[Dave Birch] I’ve been in Milan for a client, running a workshop for bankers, which gave me a chance to catch up on the Italian payments world. One of the ways in which it is interestingly different from the UK market is the rapid growth of prepaid cards here. The Post Office (Poste Italiane) has three-quarters of the market with its Postepay card which is based on the Visa Electron platform. It has more than 2 million cards in circulation already and 20,000 new ones are issued each week. Why is prepaid so successful here?

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The Postepay card only costs €5 and can be recharged at any post office location or ATM. It’s part of the reason that one management consultancy (Roland Berger) ranked Poste Italiane as the most innovative Italian financial services company in 2005. I think in most countries the idea of the Post Office winning the most innovative award for anything would seem far-fetched, but they’ve made it work here. There’s even a co-branded version bundled with the Microsoft X-Box that kids use to pay for online games and other goodies: how cool.

Apparently it can be difficult to get a bank account or a credit card so for people without regular employment (eg, students, pensioners, kids) this prepaid card is a pretty useful alternative. Parents give their teenagers prepaid cards, younger kids use their cards to buy and sell on eBay or download games and music. Naturally, the cards are also very popular with immigrants, perhaps some form of remittance business is coming next.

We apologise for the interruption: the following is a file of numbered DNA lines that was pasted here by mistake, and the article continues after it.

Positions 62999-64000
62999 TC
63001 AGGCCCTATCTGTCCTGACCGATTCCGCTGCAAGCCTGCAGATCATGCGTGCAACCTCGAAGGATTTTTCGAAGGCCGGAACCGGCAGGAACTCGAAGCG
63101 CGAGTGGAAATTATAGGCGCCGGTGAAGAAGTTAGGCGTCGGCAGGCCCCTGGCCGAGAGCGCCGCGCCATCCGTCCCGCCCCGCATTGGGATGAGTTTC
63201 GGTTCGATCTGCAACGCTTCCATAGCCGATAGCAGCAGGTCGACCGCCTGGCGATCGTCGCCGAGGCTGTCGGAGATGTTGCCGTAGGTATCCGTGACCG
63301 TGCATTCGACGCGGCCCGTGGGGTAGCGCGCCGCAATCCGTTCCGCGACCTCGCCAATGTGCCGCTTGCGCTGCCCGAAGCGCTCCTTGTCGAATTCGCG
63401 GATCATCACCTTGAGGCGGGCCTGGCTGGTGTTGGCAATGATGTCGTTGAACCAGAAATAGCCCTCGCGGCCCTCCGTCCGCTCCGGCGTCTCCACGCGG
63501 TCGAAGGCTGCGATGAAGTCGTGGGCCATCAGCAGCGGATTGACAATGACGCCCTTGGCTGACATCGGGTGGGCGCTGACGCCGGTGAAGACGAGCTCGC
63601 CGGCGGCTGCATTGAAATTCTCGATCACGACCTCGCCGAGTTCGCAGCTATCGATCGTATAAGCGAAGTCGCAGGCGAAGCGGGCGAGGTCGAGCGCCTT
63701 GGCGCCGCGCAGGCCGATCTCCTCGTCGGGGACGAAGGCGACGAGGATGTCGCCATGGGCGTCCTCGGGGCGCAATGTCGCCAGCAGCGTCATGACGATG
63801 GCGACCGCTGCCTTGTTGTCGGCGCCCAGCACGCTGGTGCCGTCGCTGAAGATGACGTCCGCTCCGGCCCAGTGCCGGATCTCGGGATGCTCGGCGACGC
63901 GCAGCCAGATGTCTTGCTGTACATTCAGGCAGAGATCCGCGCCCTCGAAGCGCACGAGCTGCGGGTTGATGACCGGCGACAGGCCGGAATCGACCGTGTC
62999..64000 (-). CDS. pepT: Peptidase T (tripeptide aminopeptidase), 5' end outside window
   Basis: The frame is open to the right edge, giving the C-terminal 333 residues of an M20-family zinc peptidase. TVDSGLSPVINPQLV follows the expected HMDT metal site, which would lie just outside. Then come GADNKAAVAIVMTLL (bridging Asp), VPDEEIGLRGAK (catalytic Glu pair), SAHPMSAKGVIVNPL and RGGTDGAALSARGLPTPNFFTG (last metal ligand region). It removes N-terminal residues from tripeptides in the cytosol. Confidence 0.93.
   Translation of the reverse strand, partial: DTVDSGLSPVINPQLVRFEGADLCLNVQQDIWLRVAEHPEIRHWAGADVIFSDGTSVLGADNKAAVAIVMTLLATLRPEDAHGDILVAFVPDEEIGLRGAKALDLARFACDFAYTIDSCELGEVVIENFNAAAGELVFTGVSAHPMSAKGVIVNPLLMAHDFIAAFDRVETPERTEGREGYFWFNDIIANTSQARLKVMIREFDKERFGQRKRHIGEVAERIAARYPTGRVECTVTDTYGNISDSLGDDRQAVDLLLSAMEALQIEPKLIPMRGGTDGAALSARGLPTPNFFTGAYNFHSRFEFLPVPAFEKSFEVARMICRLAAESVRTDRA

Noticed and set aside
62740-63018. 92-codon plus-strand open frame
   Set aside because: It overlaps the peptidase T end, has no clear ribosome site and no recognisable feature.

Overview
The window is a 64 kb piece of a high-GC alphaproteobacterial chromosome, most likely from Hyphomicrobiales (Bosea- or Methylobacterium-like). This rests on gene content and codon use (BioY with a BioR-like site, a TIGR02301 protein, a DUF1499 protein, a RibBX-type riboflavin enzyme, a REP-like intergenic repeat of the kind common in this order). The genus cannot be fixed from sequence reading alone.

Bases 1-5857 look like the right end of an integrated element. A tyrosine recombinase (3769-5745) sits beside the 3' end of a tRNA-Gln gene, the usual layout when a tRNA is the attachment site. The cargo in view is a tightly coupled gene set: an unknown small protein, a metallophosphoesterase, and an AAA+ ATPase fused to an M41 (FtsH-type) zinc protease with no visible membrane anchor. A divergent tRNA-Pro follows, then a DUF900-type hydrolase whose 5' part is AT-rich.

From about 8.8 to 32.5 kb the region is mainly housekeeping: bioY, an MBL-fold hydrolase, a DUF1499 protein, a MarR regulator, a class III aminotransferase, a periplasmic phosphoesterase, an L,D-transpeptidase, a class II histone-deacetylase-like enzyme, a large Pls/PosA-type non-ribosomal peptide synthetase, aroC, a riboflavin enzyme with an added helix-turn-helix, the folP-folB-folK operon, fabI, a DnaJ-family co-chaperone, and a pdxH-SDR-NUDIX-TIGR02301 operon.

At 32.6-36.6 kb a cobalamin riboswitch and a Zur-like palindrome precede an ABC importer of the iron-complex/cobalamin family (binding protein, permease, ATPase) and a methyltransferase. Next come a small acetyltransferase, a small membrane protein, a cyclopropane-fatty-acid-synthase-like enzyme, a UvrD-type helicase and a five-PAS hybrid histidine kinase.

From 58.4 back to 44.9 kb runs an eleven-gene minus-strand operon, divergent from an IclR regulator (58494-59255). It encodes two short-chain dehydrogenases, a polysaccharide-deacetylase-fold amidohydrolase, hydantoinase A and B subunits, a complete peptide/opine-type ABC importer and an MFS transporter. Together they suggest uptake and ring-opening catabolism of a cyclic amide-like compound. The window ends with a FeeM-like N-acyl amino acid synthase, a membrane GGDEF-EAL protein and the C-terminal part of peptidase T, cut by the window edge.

From talking to a couple of the folks here, it seems to me that distribution has to be one of the keys. Poste Italiane has 14,000 locations, while the country’s largest retail bank only about 3,000 branches. This translates into a widely-available product that is easy to “maintain”. There are other organisations that could play at this game: Tesco, or one of the other major chains in the UK, probably has enough shops (as well as the online presence) to do something fun.

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